Action taken for enhancement of micro-enterprise activities Promotion of Micro Enterprise Development Institute (MEDI) The proposed entity is to be registered as a not for profit company under Companies Act The MEDI shall act as a resource center for development of micro enterprises. The MEDI shall facilitate forward and backward linkages for micro-enterprises. The MEDI shall promote export of SHG products Involving corporate sector to strengthen the micro-enterprise activities in the form of CAFÉ Khusi ITC: As an innovative approach, BISWA has involved ITC; a name in the corporate sector to reckon with, with its micro-enterprise development programme. ITC and BISWA have joined hands to established a chain of cafes in two towns; Sambalpur and Rourkela. The Cafes are established for being run by trained SHG members.


SOCIAL DEVELOPMENT Urban Sanitation Programme Sanitation of the urban limits is a mandate of the local self-governance system, the Municipality/ Notified Area Council (NAC). Working in association with these bodies in Sambalpur, Bargarh, Hirakud and Brajarajnager, BISWA has undertaken all the sanitation activities. The sanitary workers are formed into Self Help Groups and they are no more the employees. What they do is what they own. The sanitation activities wards (divisions of these urban bodies) under control of BISWA are done with more sincerity & involvement and incur less expense. Socialization of Leprosy Cured Persons Padmashree Dr. Isaac Santra, an eminent Gandhian social worker established an Ashram for the persons affected by Hansen’s disease; leprosy; at Hatibari in the year 1951. The centre was named after the village; Hatibari Kusthashram which later came to be known as ‘Hatibari Health Home. The Home provides an opportunity to the leprosy affected as well as cured persons to lead a normal life with self-respect, dignity and without the feeling of being socially excluded. Earlier, the infrastructure available at the home viz. the cultivable land, the industrial sheds(for black-smithy/rope making/tailoring/handloom weaving),the fish ponds and the orchards enabled the lepers to work with confidence and lead a respectable life. However, after the demise of Dr Santra, the maintenance of the infrastructure went down gradually. Subsequently, the Hindu Kushta Nivaran sangha advised BISWA to take over the infrastructure available at the Home. Presently, the home has 192 inmate out of which 97 are male and 95 are females. The inmates are now being imparted functional vocational training support. BISWA has also involved three other NGOs in the programme. Present status at the Home Presently the Home has 192 inmates out of which 97 are male and 95 are females. Total strength of the Home is for 194 inmates for as mentioned below: By the dept. of W&CD and Panchayati Raj By the dept. of Health Vocational Training programme Functional Vocational Training Forum (FVTF) supports BISWA to impart vocational training programme as a Nodal Body. BISWA has involved 3 other NGOs in this programme and has a 275 number of trainees receiving training in different trades. Basic Needs Programme Mrs. Joyasree Mahanti, a renowned social worker, residing in Michigan of USA came in contact with BISWA during 2002. Since then she is working in association with BISWA for overall development of 48 148 46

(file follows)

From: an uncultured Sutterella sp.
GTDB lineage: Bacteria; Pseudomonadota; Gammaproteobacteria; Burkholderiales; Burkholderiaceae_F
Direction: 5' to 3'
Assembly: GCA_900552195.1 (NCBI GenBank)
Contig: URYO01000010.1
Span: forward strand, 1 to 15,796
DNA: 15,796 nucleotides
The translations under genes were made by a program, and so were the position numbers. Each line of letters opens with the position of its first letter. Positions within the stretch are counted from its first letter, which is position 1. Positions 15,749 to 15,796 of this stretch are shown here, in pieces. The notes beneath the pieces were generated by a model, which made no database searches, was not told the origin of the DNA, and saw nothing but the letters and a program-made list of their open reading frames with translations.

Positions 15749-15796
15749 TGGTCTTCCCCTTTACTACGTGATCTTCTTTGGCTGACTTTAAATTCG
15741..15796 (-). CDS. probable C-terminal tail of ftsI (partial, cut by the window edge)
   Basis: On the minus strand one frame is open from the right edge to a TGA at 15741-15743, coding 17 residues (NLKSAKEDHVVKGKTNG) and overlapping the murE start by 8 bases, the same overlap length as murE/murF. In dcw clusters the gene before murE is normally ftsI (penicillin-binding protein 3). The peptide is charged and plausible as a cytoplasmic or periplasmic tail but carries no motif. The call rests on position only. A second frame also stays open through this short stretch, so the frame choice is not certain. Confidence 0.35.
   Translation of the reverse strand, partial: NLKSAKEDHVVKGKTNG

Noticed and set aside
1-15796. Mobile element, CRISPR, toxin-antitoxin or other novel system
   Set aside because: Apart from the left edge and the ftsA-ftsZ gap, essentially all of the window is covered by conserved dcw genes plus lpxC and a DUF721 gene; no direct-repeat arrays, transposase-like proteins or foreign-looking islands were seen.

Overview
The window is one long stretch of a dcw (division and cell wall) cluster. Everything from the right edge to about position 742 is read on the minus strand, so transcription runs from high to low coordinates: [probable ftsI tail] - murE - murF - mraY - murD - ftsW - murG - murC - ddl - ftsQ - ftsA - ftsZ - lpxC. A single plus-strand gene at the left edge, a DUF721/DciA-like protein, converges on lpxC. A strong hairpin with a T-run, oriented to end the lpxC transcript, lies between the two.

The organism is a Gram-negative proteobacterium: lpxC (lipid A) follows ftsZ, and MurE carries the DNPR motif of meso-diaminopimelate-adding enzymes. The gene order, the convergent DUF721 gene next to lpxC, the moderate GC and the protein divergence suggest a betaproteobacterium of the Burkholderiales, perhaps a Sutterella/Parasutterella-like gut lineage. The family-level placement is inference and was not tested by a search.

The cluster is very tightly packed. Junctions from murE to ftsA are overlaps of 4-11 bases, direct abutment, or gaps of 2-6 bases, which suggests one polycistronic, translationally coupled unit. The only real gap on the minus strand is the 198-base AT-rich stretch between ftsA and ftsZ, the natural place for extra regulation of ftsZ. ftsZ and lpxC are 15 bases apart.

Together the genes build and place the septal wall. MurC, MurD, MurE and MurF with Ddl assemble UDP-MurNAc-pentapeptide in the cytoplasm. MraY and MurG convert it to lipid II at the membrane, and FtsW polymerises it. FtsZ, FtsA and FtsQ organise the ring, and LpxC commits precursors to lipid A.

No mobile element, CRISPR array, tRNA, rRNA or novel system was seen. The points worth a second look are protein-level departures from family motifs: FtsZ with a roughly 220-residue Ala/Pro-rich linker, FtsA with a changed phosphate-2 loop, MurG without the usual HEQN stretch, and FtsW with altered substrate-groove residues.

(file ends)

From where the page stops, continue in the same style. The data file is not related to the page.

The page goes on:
identified villages. Out of these 48 villages, 16 are presently covered and the rest shall be covered by another two years. The following thrust areas are identified and intervened to better the situation. Availability of safe drinking water: By the end of financial year 2005-06. 24 tube wells have been sunk at strategic points 16 Innovative Schools are established which have two major components: Preschool education and elementary education. In addition to formal syllabus, the children are imparted training on other aspects of social life such as environment, health and sanitation etc. The programme has established 15 Community Based Drug Distribution Centers in even number of villages which are operated by trained health workers from among the community. Under Basic Needs programme the artisans in the villages covered are formed into SHGs and are supported by external credit services of BISWA to pursue their livelihood. They are imparted micro enterprise training on their respective trades. Four Water Harvesting structures are currently constructed to facilitate irrigation in cultivated land to augment productivity and

Establishment of innovative schools:

Enhancing Health status:

Extension of credit service for: undertaking Income Generation: Programs by Self Help Group Members Construction of Water harvesting Structures to facilitate irrigation enhance fertility Environment Protection

BISWA participates in the National Environment Awareness Campaign lunched by the Department of Forests and Environment, Govt. of India every year since last 6 years. Awareness regarding protection of environment is the main theme of the programme. Plantation As a special measure to restore greenery in its operational area BISWA has undertaken intensive plantation. In its plantation programme special attention is given to replenish existing forest coverage and create new greenery in wasteland. a. Plantation of 16500 bamboo shoots in adjacent jungle of Jhankarbahali b. Plantation of 1000 saplings of in Budapada, Jhankarbahali, Tangarjuri and Rathipada c. Plantation of Lemon, Mango, Bamboo, Lichee, Guava, Papaya and Sisal fiber in 196 acres at Hatibari Health Home


d. e.

Plantation of Lemon saplings at Maneswar Extension of financial support to Budharaja Van Unnayan Samiti for plantation at Budharaja School campus and Budharaja Hill slop.